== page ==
What our “Worst Failure” and “Best Success” have in common.

Not many people know that last fall was one of the toughest times for SAC Houston. Following the summer’s “Return to Homs” film screening success, the fall’s work schedule was difficult and frustrating for myself and my team to work around (we’re all volunteers). That was also the time we had our Worst Event Ever: a public film screening at the University of Houston. Fast forward to January 2015, one of our most successful months to date. We just orchestrated our Best Event Ever: A public conversation with George Sabra at Rice University. I gauge success by the strength of communications and media impact, and these two events couldn’t be more different. At our Worst Event Ever, we had 5 people show up and I asked them all to go home (3 times!). At our Best Event Ever, we had a robust and diverse crowd of 170 show up, with three media spots. In contrast to Worst Event, people were in great anticipation for Best Event. But despite these differences, both these stories ended the same way.

At our film screening at UoH, our only new outreach was to one Non-Syrian American family. They and their daughter had heard about the film from her high school (how, I have no idea). The audiovisual in the room wasn’t working, and we started the film 30 mins late. There was maddening audio feedback from a microphone we couldn’t turn off for what felt like the bulk of the film. I was deeply embarrassed, and asked them to go home so as to not waste their time. They stared back at me, and wouldn’t budge. In the end, they donated money to SAC Houston in exchange for Free Syria bracelets. Later my dad told me he and my mom spoke with the family. They were concerned and had no idea that Syrians were struggling on such a scale. They wanted to know how they could help.

Fast forward to January 2015. SAC Houston has had a full month of activity; we launched our “The Road Foward” theme by bringing George Sabra to Houston. SAC Houston presented a recap of all the facets of Syria: the revolution, civil war, armed opposition, civil service groups, etc. before handing the floor over to Mr. Sabra. He spoke in depth about war crimes happening in Syria, then took answers from myself and an audience of 170 people. Univision, a freelance journalist from CNN Arabic, and The Rice Thresher covered the event. For a small volunteer group, our event planning was professional and audience feedback was overwhelmingly positive.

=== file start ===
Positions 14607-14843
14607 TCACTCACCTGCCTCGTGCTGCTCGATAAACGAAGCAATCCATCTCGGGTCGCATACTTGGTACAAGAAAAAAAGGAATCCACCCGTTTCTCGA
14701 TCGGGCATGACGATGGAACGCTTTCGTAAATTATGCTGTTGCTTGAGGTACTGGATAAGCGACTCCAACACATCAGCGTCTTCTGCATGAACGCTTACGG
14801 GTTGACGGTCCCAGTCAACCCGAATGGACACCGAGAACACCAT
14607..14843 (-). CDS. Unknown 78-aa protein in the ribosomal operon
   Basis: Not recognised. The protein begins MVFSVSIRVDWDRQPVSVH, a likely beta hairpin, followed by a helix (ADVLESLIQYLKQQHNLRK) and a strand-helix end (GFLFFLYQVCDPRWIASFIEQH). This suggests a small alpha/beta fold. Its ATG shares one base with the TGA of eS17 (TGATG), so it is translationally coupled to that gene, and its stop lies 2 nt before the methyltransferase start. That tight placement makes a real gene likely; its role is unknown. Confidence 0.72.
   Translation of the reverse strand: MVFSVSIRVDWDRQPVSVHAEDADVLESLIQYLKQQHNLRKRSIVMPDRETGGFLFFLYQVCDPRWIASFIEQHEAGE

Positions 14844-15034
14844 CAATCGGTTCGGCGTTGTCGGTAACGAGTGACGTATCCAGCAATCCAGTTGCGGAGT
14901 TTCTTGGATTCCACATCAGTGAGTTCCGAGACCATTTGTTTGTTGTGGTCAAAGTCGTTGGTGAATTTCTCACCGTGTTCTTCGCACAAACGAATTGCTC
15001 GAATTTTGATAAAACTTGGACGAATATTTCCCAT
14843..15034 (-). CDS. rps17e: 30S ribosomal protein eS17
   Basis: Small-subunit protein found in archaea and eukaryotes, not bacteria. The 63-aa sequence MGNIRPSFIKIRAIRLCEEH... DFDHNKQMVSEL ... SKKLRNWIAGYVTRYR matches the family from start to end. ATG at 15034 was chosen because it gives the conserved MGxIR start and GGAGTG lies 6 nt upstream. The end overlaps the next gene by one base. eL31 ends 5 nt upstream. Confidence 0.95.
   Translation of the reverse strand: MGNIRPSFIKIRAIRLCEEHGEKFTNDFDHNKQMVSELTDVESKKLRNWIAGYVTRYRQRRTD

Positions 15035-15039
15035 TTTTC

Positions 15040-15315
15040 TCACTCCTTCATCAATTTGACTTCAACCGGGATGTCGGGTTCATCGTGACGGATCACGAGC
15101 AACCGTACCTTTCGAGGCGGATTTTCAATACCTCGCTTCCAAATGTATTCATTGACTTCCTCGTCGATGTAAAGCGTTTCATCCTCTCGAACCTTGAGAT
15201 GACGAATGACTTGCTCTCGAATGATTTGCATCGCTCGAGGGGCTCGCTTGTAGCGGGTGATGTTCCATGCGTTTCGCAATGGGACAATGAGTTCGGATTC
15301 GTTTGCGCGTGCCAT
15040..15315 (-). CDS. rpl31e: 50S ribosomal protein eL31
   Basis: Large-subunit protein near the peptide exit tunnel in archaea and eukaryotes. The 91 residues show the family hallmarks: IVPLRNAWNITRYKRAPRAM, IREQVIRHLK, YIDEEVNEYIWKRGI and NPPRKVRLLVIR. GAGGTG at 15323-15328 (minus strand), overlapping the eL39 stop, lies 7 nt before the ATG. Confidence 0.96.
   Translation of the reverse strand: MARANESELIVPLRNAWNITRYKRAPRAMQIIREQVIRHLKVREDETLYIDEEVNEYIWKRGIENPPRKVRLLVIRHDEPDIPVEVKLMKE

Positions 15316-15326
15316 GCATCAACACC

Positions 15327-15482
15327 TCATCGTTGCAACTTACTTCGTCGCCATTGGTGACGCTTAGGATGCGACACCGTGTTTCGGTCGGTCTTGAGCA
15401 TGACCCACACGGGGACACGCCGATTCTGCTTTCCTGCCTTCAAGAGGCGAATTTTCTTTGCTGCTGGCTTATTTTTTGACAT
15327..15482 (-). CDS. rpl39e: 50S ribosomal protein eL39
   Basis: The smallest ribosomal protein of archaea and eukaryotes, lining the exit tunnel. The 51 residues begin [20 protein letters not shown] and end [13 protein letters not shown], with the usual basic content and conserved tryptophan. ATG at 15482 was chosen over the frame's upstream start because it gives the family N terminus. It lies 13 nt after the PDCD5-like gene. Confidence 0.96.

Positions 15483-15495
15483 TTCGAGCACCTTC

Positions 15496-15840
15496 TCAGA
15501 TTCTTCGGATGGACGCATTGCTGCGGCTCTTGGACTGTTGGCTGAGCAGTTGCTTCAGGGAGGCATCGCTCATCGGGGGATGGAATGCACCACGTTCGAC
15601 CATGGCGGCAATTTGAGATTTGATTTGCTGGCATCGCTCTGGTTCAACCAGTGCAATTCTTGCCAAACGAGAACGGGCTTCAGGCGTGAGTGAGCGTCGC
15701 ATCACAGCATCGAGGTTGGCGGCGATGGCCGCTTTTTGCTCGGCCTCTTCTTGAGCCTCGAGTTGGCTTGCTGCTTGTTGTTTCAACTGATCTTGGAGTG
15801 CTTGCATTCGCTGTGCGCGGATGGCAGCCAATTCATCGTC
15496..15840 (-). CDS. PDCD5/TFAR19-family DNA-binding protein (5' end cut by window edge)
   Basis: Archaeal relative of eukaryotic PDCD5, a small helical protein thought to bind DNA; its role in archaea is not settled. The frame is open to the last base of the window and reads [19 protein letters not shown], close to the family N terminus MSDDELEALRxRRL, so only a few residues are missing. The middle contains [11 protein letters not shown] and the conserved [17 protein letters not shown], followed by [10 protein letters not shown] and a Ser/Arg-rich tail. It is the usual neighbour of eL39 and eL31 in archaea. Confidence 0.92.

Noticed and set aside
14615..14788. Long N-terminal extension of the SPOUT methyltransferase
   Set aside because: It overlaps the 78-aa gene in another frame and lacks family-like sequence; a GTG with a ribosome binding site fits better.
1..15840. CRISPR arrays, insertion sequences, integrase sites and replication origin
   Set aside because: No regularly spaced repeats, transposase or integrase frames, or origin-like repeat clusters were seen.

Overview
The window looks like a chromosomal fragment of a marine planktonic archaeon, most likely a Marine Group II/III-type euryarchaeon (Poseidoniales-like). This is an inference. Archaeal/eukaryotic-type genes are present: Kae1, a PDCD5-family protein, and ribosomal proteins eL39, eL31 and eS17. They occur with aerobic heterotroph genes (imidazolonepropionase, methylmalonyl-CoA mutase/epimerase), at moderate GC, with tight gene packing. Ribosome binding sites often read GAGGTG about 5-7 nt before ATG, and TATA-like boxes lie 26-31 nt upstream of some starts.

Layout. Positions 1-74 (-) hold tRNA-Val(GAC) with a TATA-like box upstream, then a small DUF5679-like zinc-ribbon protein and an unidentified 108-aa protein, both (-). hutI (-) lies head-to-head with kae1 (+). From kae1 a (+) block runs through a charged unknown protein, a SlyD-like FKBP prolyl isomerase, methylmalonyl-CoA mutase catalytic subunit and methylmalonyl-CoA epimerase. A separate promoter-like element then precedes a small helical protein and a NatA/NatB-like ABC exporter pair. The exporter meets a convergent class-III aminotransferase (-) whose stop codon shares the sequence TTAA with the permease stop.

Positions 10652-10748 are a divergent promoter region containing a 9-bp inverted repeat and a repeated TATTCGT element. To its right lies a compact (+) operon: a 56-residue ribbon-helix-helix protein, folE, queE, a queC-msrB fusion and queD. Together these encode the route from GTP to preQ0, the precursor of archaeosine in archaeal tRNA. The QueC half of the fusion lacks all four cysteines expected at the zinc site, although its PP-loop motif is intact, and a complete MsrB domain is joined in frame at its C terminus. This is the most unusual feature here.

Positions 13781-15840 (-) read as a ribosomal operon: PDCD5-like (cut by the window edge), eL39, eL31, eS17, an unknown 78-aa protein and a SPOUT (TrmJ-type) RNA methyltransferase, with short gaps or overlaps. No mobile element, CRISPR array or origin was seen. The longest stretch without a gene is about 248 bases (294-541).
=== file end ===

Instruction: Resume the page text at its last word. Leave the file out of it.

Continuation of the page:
After our program ended and the last stragglers left the room, I stood there packing up my lap top. A young girl came up to me. “I just wanted to say hi and thank you. I had no idea about anything you said..I’m a high school student taking a Middle Eastern class. I learned so much from this event tonight”, she told me, standing with her arms behind her back in a shy but open demeanor.

We looked at each other for a moment before I thanked her for coming. I recognized the look in her eyes from before; I had seen it the night one family showed up to our film screening last October. Their daughter had that same look when she handed me a $20 donation to SAC Houston in exchange for a Free Syria bracelet.

In that look was compassion and empathy. They connected with Syrians on a human level, and wanted to show support. Whether it’s a crowd of 5 or 170, this is why people show up for Syria, and its a reminder for SAC Houston why we do the work we do, no matter how big or small.

EDIT: To be accurate, our Best Event had a little less than 170 people. From where I was sitting, the audience looking completely full, but the photos show some empty seats.

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